A Model for PGE Enrichment Due to the Splitting of Freezing Magma Chambers by Suspended Crystal Loads

Exploration & Mining Geology, Vol. 6, No. 2, 1997

The mechanism by which stratiform ore deposits of PGE (platinum-group elements) are laid down in ultramafic igneous complexes is not completely clear. Early studies by the author and coworkers on numerical analyses of the convective cooling of low-Rayleigh-number magma chambers examined the effect of suspended crystal load on fluid density, and raised the possibility that the growth of the suspended crystal load during cooling could split a magma chamber into several convecting layers. The lower layers would have a higher content of refractory phases than the upper layers, which would consist of more evolved melt. This paper considers numerical modelling, as well as theoretical and experimental work in other fields dealing with suspended loads in fluids. The calculations, which are based on the physics of convecting magmas, yield quantitative relationships consistent with the observation that economically interesting stratiform PGE deposits are restricted to large magma bodies, and also yield estimation of the depth in a magma chamber at which certain grades of mineralization may occur.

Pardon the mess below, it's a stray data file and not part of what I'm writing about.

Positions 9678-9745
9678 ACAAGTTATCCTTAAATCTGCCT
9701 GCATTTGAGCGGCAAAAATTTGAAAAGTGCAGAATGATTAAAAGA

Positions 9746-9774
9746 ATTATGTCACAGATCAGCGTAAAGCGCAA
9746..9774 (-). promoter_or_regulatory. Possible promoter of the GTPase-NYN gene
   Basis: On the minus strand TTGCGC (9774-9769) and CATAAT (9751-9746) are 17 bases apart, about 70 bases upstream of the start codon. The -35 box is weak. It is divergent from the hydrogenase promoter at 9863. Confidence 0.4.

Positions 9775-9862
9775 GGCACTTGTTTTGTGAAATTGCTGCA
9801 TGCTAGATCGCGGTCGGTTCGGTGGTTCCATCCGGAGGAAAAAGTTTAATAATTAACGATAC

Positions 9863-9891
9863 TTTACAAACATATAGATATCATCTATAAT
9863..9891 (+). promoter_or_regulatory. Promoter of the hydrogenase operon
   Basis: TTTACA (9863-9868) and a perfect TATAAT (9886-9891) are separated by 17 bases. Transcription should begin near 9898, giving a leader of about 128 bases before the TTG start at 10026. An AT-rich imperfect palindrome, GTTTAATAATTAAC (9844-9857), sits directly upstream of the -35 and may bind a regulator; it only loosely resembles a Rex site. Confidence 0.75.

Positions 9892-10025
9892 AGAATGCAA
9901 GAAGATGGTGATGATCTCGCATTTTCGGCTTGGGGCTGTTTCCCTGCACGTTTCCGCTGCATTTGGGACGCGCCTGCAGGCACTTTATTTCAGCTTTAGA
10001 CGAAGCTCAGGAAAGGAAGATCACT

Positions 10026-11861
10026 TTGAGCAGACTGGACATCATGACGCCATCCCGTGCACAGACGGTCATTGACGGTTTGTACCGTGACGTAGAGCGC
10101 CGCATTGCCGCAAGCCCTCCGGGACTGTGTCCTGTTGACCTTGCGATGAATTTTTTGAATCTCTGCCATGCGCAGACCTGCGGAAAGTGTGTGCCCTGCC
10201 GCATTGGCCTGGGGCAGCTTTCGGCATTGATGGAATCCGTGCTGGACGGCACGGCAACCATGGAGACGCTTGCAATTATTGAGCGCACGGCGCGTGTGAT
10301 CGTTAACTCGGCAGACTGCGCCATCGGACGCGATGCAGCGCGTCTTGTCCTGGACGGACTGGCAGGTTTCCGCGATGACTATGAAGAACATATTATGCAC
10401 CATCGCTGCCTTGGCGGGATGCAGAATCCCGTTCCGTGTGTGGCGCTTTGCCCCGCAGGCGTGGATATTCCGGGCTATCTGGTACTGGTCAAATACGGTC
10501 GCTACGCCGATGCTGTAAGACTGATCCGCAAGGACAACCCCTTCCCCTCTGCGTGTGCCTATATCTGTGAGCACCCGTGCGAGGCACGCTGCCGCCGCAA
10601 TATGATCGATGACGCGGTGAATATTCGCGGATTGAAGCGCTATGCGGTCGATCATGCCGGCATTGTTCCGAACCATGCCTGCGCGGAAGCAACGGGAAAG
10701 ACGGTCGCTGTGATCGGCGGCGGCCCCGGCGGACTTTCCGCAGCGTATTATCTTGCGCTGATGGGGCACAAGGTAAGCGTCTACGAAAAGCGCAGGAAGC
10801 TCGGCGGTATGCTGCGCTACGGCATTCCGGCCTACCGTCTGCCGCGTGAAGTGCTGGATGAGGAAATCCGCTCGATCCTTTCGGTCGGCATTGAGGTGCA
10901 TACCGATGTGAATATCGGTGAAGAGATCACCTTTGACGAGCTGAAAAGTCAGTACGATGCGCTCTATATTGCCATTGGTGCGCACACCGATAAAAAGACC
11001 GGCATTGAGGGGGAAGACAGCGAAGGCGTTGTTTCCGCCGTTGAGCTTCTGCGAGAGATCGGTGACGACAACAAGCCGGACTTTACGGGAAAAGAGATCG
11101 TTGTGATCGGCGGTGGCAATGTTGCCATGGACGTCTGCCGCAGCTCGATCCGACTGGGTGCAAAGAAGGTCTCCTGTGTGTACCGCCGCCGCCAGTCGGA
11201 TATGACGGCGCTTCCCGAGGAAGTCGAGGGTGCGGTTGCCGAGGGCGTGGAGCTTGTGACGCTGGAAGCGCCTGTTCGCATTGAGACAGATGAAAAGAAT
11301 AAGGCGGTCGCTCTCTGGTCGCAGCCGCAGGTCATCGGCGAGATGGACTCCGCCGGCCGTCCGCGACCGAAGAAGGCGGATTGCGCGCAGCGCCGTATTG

Mots Clés: PGE, Ultramafic igneous complexes, Magma chambers, Suspended